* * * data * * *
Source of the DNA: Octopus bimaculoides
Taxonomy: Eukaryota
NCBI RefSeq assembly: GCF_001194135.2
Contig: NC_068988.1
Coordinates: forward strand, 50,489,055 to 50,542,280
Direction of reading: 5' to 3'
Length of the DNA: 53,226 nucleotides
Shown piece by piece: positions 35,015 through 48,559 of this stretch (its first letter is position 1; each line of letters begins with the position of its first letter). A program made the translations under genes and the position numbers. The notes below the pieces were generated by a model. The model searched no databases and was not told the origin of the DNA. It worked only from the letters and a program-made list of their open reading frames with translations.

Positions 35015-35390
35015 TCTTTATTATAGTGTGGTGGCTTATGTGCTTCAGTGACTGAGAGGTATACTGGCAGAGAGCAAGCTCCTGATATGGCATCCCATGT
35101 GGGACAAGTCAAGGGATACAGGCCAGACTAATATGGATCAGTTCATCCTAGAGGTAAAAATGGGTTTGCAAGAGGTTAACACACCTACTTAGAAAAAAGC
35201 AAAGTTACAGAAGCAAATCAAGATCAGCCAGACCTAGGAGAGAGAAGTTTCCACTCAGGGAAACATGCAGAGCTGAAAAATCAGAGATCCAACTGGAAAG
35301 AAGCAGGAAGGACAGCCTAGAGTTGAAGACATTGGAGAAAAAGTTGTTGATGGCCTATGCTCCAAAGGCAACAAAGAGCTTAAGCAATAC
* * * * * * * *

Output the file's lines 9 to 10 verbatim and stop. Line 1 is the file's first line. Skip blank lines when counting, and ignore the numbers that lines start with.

Positions 35015-35390
35015 TCTTTATTATAGTGTGGTGGCTTATGTGCTTCAGTGACTGAGAGGTATACTGGCAGAGAGCAAGCTCCTGATATGGCATCCCATGT